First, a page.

Urban Wire Use our tools to tell your own stories about a decade of change in DC
Lionel Foster
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You see it in the scaffolding and “Now Leasing” signs and brand new restaurants, the infill housing, bike-share stations, and rising property values. Washington, DC, is changing—rapidly—so rapidly that it can be hard to put it all into words.

So maybe images can help.

Today, the Urban Institute presents Our Changing City, a project we hope will help quantify and personalize DC’s development. In this multi-part, online, interactive series, we use words, data, and visualizations to describe this change and help residents see where they fall within it.

Chapter one focuses on shifting demographics, from the District’s founding in the late 18th century to the riots in the sixties up until 2010, with a special focus on the decade between the last two census counts when DC’s population grew for the first time in 50 years. Subsequent chapters will cover housing, education, crime, and more.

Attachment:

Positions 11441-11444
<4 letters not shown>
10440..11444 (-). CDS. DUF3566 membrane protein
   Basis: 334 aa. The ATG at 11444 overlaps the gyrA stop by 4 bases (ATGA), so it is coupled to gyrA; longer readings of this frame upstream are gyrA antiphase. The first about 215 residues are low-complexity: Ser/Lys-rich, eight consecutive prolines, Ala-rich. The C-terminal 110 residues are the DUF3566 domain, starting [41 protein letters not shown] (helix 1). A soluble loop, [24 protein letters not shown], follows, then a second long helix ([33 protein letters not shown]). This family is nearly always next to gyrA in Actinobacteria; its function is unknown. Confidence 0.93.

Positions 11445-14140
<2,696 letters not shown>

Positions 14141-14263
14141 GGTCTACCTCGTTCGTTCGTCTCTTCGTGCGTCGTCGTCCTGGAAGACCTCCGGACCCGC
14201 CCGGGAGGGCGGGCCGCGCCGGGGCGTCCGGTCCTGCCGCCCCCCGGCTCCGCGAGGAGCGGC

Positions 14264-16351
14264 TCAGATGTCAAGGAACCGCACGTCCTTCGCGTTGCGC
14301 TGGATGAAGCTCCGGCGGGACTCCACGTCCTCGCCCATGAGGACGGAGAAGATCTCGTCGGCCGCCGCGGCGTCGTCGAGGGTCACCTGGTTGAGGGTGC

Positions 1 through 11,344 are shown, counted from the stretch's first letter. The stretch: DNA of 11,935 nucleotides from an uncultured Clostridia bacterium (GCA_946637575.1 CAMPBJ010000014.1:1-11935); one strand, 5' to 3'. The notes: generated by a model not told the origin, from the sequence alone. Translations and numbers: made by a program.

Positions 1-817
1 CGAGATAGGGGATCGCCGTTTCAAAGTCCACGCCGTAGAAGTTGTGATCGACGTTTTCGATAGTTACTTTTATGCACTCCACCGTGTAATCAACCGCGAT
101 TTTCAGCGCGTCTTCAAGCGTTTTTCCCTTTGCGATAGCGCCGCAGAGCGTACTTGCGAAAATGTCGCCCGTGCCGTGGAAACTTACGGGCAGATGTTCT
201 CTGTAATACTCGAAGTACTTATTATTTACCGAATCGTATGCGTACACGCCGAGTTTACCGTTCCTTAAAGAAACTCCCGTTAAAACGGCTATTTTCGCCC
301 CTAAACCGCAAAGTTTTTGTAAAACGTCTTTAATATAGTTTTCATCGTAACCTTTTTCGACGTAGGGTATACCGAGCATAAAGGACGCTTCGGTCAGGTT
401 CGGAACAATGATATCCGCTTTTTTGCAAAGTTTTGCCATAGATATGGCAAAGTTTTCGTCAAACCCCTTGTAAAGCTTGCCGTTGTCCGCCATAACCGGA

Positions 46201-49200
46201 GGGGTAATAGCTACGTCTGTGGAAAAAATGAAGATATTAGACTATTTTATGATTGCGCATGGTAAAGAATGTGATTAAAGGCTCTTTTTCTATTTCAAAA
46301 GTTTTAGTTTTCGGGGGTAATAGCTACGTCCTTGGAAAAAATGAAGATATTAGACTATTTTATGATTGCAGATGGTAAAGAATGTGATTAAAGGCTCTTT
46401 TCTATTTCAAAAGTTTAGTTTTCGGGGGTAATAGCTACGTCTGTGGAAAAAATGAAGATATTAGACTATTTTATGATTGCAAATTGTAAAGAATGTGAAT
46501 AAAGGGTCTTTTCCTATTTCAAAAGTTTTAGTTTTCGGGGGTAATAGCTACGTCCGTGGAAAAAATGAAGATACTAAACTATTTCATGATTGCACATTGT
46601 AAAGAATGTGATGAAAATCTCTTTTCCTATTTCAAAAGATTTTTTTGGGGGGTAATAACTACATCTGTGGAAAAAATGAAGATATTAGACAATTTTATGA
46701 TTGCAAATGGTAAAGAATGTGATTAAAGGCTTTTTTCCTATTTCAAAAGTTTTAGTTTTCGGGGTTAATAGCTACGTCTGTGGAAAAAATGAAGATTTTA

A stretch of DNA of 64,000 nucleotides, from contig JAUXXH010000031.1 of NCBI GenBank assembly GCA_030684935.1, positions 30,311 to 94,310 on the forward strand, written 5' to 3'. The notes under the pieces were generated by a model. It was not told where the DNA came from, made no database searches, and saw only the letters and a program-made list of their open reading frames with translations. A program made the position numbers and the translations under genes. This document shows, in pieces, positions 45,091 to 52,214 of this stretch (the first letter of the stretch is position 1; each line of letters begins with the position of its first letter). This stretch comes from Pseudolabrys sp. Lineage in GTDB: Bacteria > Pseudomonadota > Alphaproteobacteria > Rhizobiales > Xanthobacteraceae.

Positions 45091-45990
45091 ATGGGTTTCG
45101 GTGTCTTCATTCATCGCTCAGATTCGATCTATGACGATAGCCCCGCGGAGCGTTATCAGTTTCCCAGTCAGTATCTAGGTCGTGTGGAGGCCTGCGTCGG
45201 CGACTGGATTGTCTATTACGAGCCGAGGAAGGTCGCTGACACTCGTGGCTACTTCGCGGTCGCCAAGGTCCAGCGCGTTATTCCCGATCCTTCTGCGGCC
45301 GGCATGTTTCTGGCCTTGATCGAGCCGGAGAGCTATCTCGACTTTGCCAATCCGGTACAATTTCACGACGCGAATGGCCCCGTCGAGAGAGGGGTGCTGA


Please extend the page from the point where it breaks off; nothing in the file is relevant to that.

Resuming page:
Detailed maps illustrate what happened. Scan back and forth between 2000 and 2010 and you’ll see entire blocks populated seemingly in an instant, young adults speckling Northwest, and a marked decline in the number of African American residents.

Each dot represents a person. Which one are you? If you now live or once lived here, what’s the perspective from your place on the map? Use our tools to tell your story about our changing city.

Research Areas Race and equity
Tags Washington, DC, research initiative Community and economic development
Policy Centers Metropolitan Housing and Communities Policy Center
Cities Washington-Arlington-Alexandria, DC-VA-MD-WV